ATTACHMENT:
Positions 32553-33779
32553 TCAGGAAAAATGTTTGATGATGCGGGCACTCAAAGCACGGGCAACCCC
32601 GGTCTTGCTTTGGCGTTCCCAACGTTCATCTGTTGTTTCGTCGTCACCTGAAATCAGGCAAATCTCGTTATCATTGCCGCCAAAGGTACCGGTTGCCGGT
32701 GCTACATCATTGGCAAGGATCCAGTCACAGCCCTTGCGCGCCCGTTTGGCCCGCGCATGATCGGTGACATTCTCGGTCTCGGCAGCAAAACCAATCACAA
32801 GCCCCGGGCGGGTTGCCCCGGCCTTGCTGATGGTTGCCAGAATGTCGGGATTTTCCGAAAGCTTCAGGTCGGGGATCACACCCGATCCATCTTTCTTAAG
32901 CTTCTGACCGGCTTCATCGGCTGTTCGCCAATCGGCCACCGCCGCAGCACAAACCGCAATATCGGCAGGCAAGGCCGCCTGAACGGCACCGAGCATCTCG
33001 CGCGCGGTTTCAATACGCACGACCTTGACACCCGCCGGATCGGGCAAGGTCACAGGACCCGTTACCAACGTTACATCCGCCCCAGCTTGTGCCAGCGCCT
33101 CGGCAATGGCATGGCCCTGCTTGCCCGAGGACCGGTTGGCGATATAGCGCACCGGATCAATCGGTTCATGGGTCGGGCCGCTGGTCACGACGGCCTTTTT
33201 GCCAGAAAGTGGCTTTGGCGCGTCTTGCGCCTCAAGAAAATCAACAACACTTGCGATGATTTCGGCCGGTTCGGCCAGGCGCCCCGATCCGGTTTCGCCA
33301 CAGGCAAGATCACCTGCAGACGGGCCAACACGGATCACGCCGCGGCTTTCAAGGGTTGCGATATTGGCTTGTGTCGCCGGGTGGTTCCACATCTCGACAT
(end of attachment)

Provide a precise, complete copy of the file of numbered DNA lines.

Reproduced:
Positions 32553-33779
32553 TCAGGAAAAATGTTTGATGATGCGGGCACTCAAAGCACGGGCAACCCC
32601 GGTCTTGCTTTGGCGTTCCCAACGTTCATCTGTTGTTTCGTCGTCACCTGAAATCAGGCAAATCTCGTTATCATTGCCGCCAAAGGTACCGGTTGCCGGT
32701 GCTACATCATTGGCAAGGATCCAGTCACAGCCCTTGCGCGCCCGTTTGGCCCGCGCATGATCGGTGACATTCTCGGTCTCGGCAGCAAAACCAATCACAA
32801 GCCCCGGGCGGGTTGCCCCGGCCTTGCTGATGGTTGCCAGAATGTCGGGATTTTCCGAAAGCTTCAGGTCGGGGATCACACCCGATCCATCTTTCTTAAG
32901 CTTCTGACCGGCTTCATCGGCTGTTCGCCAATCGGCCACCGCCGCAGCACAAACCGCAATATCGGCAGGCAAGGCCGCCTGAACGGCACCGAGCATCTCG
33001 CGCGCGGTTTCAATACGCACGACCTTGACACCCGCCGGATCGGGCAAGGTCACAGGACCCGTTACCAACGTTACATCCGCCCCAGCTTGTGCCAGCGCCT
33101 CGGCAATGGCATGGCCCTGCTTGCCCGAGGACCGGTTGGCGATATAGCGCACCGGATCAATCGGTTCATGGGTCGGGCCGCTGGTCACGACGGCCTTTTT
33201 GCCAGAAAGTGGCTTTGGCGCGTCTTGCGCCTCAAGAAAATCAACAACACTTGCGATGATTTCGGCCGGTTCGGCCAGGCGCCCCGATCCGGTTTCGCCA
33301 CAGGCAAGATCACCTGCAGACGGGCCAACACGGATCACGCCGCGGCTTTCAAGGGTTGCGATATTGGCTTGTGTCGCCGGGTGGTTCCACATCTCGACAT